As card transaction volume grows, so does the level of fraud associated with those transactions.
In fact, growth in fraud is outpacing the growth in electronic transaction volume, according to new research from The Nilson Report. The publication said in a press release that global card fraud losses grew by 20.6% to total $21.84 billion last year, while transaction volume grew by 7.3%.
With statistics as grim as this, a smart approach to fraud detection is on many payment facilitators’ minds.
Stripe made headlines in this area last week when it announced its new fraud prevention tool, Stripe Radar. Radar uses a type of artificial intelligence called machine learning, which enables the tool to continuously learn from new data without intervention from humans.
The company has integrated the tool into its system, so merchants using the Stripe platform can use the service immediately.
“Because Radar is integrated with users’ Stripe accounts, it works for every user from day one, without any setup or integration work required,” Stripe’s head of machine learning, Michael Manapat, said. “By contrast, legacy fraud tools require lots of time and effort to set up hundreds (or thousands) of rules, and then large in-house teams to manually review charges. And more modern third-party tools that use machine learning still require weeks or months for each business to train the models.”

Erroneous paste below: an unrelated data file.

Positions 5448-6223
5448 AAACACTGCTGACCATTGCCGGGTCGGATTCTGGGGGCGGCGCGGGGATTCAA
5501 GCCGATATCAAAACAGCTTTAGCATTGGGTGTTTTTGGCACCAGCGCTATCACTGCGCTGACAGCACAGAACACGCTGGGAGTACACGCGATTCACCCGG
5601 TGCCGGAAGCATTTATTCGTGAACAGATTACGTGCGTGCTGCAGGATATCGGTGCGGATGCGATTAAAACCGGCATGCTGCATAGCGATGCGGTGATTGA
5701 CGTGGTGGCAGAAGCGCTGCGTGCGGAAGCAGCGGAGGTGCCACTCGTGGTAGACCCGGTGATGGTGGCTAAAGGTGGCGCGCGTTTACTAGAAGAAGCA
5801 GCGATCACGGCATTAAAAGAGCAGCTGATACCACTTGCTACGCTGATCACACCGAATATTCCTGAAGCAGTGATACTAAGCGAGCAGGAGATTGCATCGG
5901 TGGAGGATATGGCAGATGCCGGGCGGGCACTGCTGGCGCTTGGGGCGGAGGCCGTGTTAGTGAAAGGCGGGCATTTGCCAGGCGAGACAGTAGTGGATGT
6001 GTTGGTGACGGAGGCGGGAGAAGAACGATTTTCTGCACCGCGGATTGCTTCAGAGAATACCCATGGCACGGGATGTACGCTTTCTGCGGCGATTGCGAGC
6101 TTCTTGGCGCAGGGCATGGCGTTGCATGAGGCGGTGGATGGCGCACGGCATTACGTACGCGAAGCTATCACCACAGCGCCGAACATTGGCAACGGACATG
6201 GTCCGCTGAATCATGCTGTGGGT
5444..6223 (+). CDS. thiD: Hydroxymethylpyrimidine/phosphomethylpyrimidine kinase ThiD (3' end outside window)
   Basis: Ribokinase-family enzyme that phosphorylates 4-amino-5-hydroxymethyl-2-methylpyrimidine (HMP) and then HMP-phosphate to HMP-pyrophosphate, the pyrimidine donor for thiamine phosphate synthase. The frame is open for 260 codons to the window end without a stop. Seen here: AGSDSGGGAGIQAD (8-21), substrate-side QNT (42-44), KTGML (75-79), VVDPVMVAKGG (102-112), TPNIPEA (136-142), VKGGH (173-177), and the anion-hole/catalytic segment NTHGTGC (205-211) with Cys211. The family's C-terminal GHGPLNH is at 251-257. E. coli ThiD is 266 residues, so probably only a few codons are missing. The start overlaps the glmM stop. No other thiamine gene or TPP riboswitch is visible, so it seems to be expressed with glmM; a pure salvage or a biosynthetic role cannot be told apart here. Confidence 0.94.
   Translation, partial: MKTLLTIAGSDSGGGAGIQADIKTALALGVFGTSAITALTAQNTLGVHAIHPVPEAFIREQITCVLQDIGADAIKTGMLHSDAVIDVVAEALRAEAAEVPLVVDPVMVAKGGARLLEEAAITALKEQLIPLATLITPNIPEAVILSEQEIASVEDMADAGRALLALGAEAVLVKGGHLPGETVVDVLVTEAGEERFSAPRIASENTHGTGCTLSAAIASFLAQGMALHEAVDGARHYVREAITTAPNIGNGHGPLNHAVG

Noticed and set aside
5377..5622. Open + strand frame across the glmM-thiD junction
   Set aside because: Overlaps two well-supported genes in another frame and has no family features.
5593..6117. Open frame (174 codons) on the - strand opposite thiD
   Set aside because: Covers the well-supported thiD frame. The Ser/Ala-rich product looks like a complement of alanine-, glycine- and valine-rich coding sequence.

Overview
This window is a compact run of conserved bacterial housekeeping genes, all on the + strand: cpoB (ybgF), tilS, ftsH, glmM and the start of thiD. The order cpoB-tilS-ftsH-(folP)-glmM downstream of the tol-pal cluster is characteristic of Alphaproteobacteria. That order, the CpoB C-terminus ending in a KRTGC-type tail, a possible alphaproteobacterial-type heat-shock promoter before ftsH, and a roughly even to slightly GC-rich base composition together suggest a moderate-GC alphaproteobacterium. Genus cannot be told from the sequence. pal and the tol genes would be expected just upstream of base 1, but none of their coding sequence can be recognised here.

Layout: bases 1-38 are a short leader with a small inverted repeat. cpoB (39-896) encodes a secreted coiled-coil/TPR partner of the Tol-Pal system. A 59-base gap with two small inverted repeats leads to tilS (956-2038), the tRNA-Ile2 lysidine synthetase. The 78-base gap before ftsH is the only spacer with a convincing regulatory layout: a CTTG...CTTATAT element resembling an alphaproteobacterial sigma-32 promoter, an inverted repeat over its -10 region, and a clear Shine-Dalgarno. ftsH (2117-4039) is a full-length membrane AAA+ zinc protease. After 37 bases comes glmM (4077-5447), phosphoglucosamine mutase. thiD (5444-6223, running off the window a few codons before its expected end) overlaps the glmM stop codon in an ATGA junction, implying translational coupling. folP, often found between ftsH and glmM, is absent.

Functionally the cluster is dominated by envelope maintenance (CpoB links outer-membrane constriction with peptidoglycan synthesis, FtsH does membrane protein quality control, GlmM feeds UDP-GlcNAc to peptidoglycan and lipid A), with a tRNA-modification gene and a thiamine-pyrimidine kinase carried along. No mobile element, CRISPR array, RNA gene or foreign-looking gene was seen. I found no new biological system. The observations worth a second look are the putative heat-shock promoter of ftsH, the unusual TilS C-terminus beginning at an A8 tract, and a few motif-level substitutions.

While the service works “out of the box” for merchants who use Stripe’s API, it is also customizable. Merchants are able to set custom rules and review flagged transactions manually from their dashboards.
Stripe Radar uses aggregate data from the businesses across Stripe’s network to inform its fraud monitoring tool. This gives the system a significant amount of information the company says helps improve its accuracy when identifying likely fraud. While a particular credit card may be new to a certain user, Stripe will have seen the average card six times before, Manapat said.
The company said in a press release that Stripe Radar was able to block more than $40 million of attempted fraud for Watsi, a non-profit that helps fund medical treatments for people around the world, over the course of a two-month beta test.
Stripe Radar is currently offered to Stripe users at no additional cost.